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Maysan Governorate

Maysan Governorate
Maysan Province
Location of Maysan Governorate

Coordinates: 31°54′N 47°2′E / 31.900°N 47.033°E / 31.900; 47.033Coordinates: 31°54′N 47°2′E / 31.900°N 47.033°E / 31.900; 47.033{{#coordinates:31|54|N|47|2|E|type:city_region:IQ|| |primary |name=

Country Template:Country data Iraq
Capital Amarah
 • Total 16,072 km2 (6,205 sq mi)
Population (2011)
 • Total 971,400 [1]

Maysan Governorate (Arabic: ميسان Maysān‎) (or Maysan Province) is a province in southeastern Iraq, bordering Iran. The provincial capital, located beside the Tigris, is Amarah. The second settlement is Majar Al-Kabir. Prior to 1976 the province was known as Amara Province.

Maysan is a majority Shia province. Its population suffered greatly during the Iran–Iraq War, during which it was a major battlefield, and subsequently post the 1991 Shia Uprising. The province is traditionally home to many Marsh Arabs.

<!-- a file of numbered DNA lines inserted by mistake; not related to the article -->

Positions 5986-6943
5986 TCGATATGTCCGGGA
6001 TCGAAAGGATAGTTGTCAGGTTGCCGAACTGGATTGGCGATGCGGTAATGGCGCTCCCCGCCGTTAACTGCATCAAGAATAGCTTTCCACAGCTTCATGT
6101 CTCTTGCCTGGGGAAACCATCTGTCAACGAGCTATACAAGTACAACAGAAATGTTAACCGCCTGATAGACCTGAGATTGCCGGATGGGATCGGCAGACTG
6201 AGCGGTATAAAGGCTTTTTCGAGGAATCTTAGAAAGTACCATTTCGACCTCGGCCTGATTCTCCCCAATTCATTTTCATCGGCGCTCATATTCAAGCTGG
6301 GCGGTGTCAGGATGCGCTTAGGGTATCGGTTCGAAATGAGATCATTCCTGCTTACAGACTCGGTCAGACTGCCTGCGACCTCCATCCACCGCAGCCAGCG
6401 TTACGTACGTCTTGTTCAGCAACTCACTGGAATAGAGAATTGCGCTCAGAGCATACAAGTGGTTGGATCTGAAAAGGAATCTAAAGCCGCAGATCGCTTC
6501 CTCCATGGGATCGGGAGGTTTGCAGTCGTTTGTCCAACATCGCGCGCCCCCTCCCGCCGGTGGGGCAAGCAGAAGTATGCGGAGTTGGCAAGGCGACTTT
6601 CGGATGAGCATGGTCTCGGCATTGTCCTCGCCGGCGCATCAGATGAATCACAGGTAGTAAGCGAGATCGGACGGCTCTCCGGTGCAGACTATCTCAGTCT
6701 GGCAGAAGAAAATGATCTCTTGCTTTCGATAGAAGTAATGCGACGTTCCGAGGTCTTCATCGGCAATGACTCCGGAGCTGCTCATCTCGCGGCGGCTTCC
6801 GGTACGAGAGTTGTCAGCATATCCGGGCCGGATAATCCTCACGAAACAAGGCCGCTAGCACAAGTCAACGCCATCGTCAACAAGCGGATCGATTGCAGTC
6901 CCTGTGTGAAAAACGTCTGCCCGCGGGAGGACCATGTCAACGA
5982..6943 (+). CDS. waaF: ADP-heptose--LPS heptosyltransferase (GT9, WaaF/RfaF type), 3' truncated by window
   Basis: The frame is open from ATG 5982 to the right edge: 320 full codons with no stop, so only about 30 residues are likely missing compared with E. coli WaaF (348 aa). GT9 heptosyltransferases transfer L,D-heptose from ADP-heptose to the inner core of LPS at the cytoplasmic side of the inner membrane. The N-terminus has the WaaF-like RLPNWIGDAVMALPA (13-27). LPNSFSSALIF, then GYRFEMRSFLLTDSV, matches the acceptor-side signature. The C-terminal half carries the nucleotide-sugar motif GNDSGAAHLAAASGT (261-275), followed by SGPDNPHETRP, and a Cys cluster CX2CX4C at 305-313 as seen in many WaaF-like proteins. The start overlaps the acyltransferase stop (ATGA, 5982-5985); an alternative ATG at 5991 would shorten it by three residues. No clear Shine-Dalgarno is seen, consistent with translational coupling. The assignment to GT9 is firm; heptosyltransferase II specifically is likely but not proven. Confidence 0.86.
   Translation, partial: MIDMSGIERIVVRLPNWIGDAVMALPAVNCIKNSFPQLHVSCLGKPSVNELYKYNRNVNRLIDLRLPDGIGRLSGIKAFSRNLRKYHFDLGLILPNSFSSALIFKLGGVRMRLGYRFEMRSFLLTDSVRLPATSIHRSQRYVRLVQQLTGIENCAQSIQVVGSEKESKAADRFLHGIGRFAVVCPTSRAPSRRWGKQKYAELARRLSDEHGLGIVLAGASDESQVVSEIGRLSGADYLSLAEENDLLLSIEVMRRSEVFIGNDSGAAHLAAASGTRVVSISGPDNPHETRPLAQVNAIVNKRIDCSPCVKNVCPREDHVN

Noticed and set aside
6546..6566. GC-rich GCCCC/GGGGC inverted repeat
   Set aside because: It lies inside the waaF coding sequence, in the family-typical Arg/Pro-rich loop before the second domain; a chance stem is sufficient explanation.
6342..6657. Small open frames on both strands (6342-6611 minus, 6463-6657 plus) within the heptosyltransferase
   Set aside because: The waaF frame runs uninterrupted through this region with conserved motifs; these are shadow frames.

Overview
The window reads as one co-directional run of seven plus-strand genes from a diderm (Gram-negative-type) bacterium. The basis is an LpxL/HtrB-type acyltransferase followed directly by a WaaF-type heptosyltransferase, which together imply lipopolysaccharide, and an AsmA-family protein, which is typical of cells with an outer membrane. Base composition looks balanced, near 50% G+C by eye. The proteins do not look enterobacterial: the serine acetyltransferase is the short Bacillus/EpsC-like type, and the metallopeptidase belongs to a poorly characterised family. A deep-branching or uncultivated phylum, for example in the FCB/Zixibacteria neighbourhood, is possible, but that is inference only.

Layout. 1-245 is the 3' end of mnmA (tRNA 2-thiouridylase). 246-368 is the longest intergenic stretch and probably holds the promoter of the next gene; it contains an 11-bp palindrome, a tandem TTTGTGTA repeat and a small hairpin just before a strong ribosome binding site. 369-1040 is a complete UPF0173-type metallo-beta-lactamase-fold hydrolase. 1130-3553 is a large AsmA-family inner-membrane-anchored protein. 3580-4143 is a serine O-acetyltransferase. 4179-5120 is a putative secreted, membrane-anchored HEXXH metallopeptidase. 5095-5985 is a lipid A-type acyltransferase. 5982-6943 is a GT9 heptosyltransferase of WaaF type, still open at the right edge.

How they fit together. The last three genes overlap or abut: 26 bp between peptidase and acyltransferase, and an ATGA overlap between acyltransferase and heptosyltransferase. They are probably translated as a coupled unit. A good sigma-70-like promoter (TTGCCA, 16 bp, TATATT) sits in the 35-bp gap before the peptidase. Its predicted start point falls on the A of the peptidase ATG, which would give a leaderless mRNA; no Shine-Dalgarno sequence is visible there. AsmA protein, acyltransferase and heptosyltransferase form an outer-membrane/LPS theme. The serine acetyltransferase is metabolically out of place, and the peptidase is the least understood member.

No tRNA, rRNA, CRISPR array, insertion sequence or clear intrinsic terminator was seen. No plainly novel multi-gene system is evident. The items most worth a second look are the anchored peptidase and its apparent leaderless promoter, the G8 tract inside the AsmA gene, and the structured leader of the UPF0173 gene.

This region was called Messène Μεσσήνη by Ancient Greeks (Strabo), Mays̲h̲an in Syriac. Mēs̲h̲ān in Middle Persian, Mēs̲h̲un in Armenian, Maysān in Arabic, and T’iao-tche (Chaldaea) in the Han sources.[2] The earliest references are from the first century AD.[2]

Ancient history

Further information: Sumer

Provincial Government

As of 2007, the governor was Adil Muhawdar Radi [1] Preceded by Muhammad Shiya al-Sudani.

The current governor is Ali Dawai Lazem, a supporter of Muqtada al-Sadr. He is the only provincial governor in Iraq belonging to the Sadrist Movement. Though he is a Shi'a, he is a non-sectarian and has said, "It doesn't make a difference if you are Sunni or Shi'ite or Christian. I don't differentiate between anyone." He has been called Iraq's most popular politician.

The provincial government of Maysan has been more successful than others in Iraq in delivering public services. According to the New York Times, "Roads are being paved, new sewage systems installed and residents now enjoy electricity for up to 22 hours a day, far more than in Baghdad."[3]

See also


  1. ^
  2. ^ a b Streck, M.; Morony, M.. "Maysān." Encyclopaedia of Islam, Second Edition. , 2012. Reference. 30 March 2012
  3. ^ Arango, Tim (3 May 2013). "A Sadrist Governor Is a Folk Hero to Iraqis". New York Times. Retrieved 4 May 2013. 

External links